2015 Domaine Jean-Marc & Hughes Pavelot 1er Cru Savigny-les-Beaune "Dominodes"(375ml) (Pre-Arrival)

SKU #1327218 92-94 points Robert Parker's Wine Advocate

 The 2015 Savigny-lès-Beaune 1er Cru Les Dominodes is cut from the same cloth as the Aux Gravains, albeit with more floral scents and more red fruit. It is just as beautifully defined and seductive though. The palate is medium-bodied with silky smooth tannin, superb mineralité, immense cohesion and energy that spills over on the chalky-textured finish. This is (yet another) outstanding 2015 from Domaine Pavelot who frankly has done little wrong this vintage.(NM)  (12/2016)

93 points John Gilman

 The 2015 Domaine Pavelot Dominode is outstanding, with its generous, sappy black fruit tones anchored by impressive minerality and excellent backend structure. The nose delivers a fine constellation of black cherries, sweet dark berries, Savigny spices, bitter chocolate, venison, dark soil tones, cedar and a touch of currant leaf in the upper register. On the palate the wine is deep, full-bodied and rock solid at the core, with fine backend mineral drive, fine-grained tannins and a long, tangy and still quite youthful finish. Fine juice. (Drink between 2024-2060)  (12/2016)

91-93 points Vinous

 Dark ruby-red. Pungent scents of blackberry, violet and licorice pastille. Dense, juicy and youthfully imploded, with its medicinal black cherry and licorice flavors showing a strong salty character and little easy sweetness. This very backward Dominode finishes with a solid spine of acids and tannins and a distinctly chewy impression of solidity.(ST)  (1/2017)

89-92 points Allen Meadows - Burghound

 An extremely ripe nose stops short of being jammy though there is a whiff of prune. Otherwise there is excellent energy to the fresh, sleek and tautly muscular flavors that are dense, powerful and very serious plus they deliver superb depth and length on the slightly warm finish. This is a wine that has impressive underlying material but the nose concerns me and thus it's hard to project how this will fare with age as it risks becoming heavy. That said, there are enough positive attributes present that my predicted range offers the benefit of the doubt.  (4/2017)

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Price: $29.99
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Pinot Noir

- One of France's most legendary grapes and the grape that earned Burgundy its reputation. The parent of varietals like Pinot Gris/Grigio and Pinot Blanc, Pinot Noir is blue to violet to indigo in color with relatively thin skins, and it is said to have been cultivated in France for more than 2,000 years. At its best, Pinot Noir creates elegant wines that are filled with primary red fruit aromas and flavors while young, revealing with an array of secondary characteristics like earth, smoke, violet, truffle and game with age. The varietal is also known, perhaps better than any, for its ability to translate terroir, or a sense of place. While the best Pinot Noir still comes from Burgundy, it is being produced with increasing success in cooler climates around the world. In France, it is part of the trifecta of grapes that can go into Champagne, and it is also grown in Alsace, Irancy, Jura, Savoie, Lorraine and Sancerre. Outside of France it is produced under the names Pinot Nero and Blauburgunder in Italy's mountainous regions, as Spätburgunder in Germany and as Blauburgunder in Austria. In the US, Pinot Noir has found suitable growing conditions in the cooler parts of California, including Carneros, the Russian River Valley, the Anderson Valley, the Sonoma Coast, Monterey County, the Santa Lucia Highlands and Santa Barbara County, as well as in Oregon's Willamette Valley. In recent years, New Zealand has demonstrated its ability to interpret this hard-to-grow varietal, with successful bottlings coming from careful and attentive growers in Central Otago, Martinborough and Canterbury. Chile is also an up-and-coming region for Pinot Noir, creating fresh, fruit-forward, early-drinking and affordable Pinots from the coastal Casablanca Valley and the Limari Valley.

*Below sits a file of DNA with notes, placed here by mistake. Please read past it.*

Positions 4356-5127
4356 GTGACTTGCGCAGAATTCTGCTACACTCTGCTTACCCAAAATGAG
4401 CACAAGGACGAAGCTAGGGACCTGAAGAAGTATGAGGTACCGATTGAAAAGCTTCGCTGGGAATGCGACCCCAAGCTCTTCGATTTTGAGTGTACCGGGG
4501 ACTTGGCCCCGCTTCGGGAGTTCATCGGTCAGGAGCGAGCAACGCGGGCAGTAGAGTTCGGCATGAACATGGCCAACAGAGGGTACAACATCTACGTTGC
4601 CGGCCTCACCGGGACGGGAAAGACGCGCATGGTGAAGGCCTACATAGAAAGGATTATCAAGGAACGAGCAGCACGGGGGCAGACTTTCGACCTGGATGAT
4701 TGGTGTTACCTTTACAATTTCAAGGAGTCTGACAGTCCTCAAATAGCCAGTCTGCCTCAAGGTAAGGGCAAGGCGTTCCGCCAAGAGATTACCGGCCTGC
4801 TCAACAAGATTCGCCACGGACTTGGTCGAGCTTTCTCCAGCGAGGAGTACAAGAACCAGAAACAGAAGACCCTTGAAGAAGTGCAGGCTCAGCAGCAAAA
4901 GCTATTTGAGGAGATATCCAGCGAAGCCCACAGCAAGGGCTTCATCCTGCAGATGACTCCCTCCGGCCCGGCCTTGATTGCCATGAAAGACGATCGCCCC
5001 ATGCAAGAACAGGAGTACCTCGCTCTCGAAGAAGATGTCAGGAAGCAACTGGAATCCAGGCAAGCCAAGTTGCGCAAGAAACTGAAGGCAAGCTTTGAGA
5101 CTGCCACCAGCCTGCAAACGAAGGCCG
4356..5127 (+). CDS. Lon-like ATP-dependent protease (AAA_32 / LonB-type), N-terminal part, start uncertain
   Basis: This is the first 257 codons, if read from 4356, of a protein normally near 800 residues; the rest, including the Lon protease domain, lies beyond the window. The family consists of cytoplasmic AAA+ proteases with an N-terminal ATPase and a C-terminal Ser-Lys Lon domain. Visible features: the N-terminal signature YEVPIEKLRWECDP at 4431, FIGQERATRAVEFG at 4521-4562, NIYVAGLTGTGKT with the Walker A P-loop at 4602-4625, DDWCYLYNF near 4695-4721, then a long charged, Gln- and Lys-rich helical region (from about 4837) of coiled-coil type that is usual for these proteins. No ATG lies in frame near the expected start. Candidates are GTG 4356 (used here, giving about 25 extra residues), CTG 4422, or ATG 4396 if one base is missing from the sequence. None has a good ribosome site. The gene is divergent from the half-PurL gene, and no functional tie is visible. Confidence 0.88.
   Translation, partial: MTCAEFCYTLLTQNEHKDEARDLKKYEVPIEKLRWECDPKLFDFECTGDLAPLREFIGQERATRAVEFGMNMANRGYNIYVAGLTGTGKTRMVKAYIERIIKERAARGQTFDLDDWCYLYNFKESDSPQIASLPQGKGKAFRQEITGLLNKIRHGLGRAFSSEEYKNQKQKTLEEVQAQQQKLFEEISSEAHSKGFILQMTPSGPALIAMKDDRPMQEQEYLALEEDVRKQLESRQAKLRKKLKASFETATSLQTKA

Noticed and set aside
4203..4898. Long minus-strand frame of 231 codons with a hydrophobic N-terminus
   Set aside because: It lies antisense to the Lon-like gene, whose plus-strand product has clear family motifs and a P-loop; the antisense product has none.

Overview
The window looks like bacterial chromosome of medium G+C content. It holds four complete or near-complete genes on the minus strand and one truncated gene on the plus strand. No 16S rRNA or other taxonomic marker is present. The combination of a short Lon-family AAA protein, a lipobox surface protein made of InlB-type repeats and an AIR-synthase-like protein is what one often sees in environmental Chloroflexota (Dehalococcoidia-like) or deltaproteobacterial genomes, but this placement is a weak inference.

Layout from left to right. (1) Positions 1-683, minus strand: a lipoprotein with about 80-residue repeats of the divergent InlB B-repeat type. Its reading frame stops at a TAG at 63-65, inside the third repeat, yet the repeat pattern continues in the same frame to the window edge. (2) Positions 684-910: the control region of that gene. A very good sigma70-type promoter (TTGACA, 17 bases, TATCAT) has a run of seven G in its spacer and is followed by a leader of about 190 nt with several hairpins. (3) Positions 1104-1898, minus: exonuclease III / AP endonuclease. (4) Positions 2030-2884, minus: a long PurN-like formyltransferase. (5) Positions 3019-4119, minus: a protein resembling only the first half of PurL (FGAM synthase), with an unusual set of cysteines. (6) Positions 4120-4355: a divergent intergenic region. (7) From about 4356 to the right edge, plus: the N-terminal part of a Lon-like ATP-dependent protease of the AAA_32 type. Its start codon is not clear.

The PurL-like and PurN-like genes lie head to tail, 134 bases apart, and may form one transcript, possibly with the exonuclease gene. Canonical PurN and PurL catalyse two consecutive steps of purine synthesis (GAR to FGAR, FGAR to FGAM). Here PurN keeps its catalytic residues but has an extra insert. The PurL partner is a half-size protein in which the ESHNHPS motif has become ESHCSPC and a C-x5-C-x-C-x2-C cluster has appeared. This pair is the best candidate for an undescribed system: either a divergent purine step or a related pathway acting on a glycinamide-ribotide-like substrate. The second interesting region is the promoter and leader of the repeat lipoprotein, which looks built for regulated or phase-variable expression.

- When it comes to wine, France stands alone. No other country can beat it in terms of quality and diversity. And while many of its Region, Bordeaux, Burgundy and Champagne most obviously, produce wine as rare, as sought-after and nearly as expensive as gold, there are just as many obscurities and values to be had from little known appellations throughout the country. To learn everything there is to know about French wine would take a lifetime. To understand and appreciate French wine, one only has to begin tasting them.


- The province of eastern France, famous for its red wines produced from Pinot Noir and its whites produced from Chardonnay. (Small of amounts of Gamay and Aligoté are still grown, although these have to be labeled differently.) The most famous part of the region is known as the Côte d'Or (the Golden Slope). It is divided into the Côte de Beaune, south of the town of Beaune (famous principally for its whites), and the Côte de Nuits, North of Beaune (home of the most famous reds). In addition, the Côte Chalonnaise and the Mâconnais are important wine growing regions, although historically a clear level (or more) below the Côte d'Or. Also include by some are the regions of Chablis and Auxerrois, farther north.